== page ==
Gross domestic product grew at a 3.3 percent annual pace in the first quarter, according to the median forecast of economists surveyed by Bloomberg News ahead of a report today from the Commerce Department. After a 5.6 percent expansion in the prior three months, such growth would mark the best back-to-back performance since the last six months of 2003.
Conditions in financial markets have also improved. Raytheon Co., the world’s largest missile maker, and the finance unit of Royal Dutch Shell PLC led a drop in U.S. industrial company debt yields to 129 basis points more than similar-maturity Treasuries last week, according to Bank of America Merrill Lynch index data.
Yellen spent most of her career teaching economics and researching labor markets, joining the University of California at Berkeley in 1980. She and her husband, George Akerlof, a Nobel Prize-winning economist, have written more than a dozen papers that included studies on unemployment, wages, street gangs and out-of-wedlock births.
Goes to Washington
In 1994, then-President Bill Clinton appointed Yellen to be a Fed governor in Washington, where she served until 1997, when she was moved to the White House to chair the Council of Economic Advisers. She left the position in 1999 to return to Berkeley.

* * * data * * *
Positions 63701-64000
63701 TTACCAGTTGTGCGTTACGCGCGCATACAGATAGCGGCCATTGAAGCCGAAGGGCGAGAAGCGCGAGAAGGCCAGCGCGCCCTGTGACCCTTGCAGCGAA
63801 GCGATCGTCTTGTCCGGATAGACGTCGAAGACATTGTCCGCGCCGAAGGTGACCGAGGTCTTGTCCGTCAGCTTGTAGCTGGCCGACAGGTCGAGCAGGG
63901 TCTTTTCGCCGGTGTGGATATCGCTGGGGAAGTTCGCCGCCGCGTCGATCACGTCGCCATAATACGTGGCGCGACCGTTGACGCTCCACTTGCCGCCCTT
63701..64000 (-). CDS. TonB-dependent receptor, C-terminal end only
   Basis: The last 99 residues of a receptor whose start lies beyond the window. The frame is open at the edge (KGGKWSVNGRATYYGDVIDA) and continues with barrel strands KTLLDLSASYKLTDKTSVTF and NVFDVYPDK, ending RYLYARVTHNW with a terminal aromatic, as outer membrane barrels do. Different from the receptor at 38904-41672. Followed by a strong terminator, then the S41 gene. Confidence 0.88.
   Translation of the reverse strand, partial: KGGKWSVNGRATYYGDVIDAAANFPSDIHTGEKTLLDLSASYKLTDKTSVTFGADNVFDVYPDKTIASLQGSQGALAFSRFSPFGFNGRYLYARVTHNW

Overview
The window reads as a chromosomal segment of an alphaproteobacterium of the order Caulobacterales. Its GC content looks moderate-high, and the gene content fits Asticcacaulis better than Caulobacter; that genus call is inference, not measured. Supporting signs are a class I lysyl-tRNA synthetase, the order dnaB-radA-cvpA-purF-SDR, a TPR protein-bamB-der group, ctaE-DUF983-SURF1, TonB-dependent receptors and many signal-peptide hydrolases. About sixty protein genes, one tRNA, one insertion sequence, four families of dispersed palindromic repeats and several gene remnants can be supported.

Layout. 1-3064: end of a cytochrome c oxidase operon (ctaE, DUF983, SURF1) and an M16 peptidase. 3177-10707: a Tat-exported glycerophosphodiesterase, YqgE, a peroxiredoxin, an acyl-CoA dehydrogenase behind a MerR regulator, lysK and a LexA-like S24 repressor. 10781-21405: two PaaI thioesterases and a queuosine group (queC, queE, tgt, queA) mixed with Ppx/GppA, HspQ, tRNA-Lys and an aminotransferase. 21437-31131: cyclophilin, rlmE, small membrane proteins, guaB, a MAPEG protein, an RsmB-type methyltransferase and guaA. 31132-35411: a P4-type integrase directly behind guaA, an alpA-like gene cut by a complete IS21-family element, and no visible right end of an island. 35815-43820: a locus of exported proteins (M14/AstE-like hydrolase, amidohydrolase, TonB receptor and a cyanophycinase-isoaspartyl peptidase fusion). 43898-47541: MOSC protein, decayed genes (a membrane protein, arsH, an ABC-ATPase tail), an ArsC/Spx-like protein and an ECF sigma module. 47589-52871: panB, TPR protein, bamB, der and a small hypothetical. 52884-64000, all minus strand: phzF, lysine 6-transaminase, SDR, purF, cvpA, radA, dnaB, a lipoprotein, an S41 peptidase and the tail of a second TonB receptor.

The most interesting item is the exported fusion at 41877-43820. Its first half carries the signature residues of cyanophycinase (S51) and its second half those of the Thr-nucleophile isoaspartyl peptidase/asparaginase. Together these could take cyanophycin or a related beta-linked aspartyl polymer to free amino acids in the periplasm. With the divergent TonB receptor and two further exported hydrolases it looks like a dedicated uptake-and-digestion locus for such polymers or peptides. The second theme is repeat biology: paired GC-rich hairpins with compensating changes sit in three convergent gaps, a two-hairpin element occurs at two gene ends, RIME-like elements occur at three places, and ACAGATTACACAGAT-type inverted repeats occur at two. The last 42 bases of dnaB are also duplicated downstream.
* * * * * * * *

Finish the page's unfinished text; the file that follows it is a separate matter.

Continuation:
“You can’t put her in a box,” said University of California professor Aaron Edlin, who has known Yellen for 22 years and worked with her on the Council of Economic Advisers. “If dove means she cares about people who are unemployed, I suppose you can say she’s a dove. But it’s not the case that she doesn’t care about inflation.”
Yellen rejoined the Fed in 2004 as president of its San Francisco district bank, which represents the largest region by area and economic output. In her years as a policy maker, she has never dissented from the FOMC’s majority on an interest-rate decision.
In April 2006, Yellen became the first Fed official to warn about the risks of raising the overnight lending rate between banks too far. Her remarks foreshadowed an end to a two-year long campaign to lift the federal funds rate in quarter-point increments from a low of 1 percent. The committee stopped at 5.25 percent after its June 2006 meeting and left borrowing costs at that level for more than a year.
“Janet’s very cognizant of the dangers of overstaying tightening or easing because of the failure to take into account long lags in policy,” said Blinder, a co-author of a 2001 book with Yellen called “The Fabulous Decade: Macroeconomic Lessons from the 1990s.”
Then, in a September 2007 speech in San Francisco, Yellen appeared to signal another shift, saying that the U.S. economy was under “significant downward pressure” from turmoil in credit and housing markets. The Fed lowered the fed funds rate target a week later by a half point to 4.75 percent, the first cut in four years, to protect the U.S. from sinking into a recession.
“If I were on the board right now, I would be as dovish in my remarks as she is,” Gramley said. “I don’t worry about her dovishness. She is an intellectual powerhouse. She has the enormous respect of her colleagues. She’s going to be a huge asset as the vice chairman of the Fed.”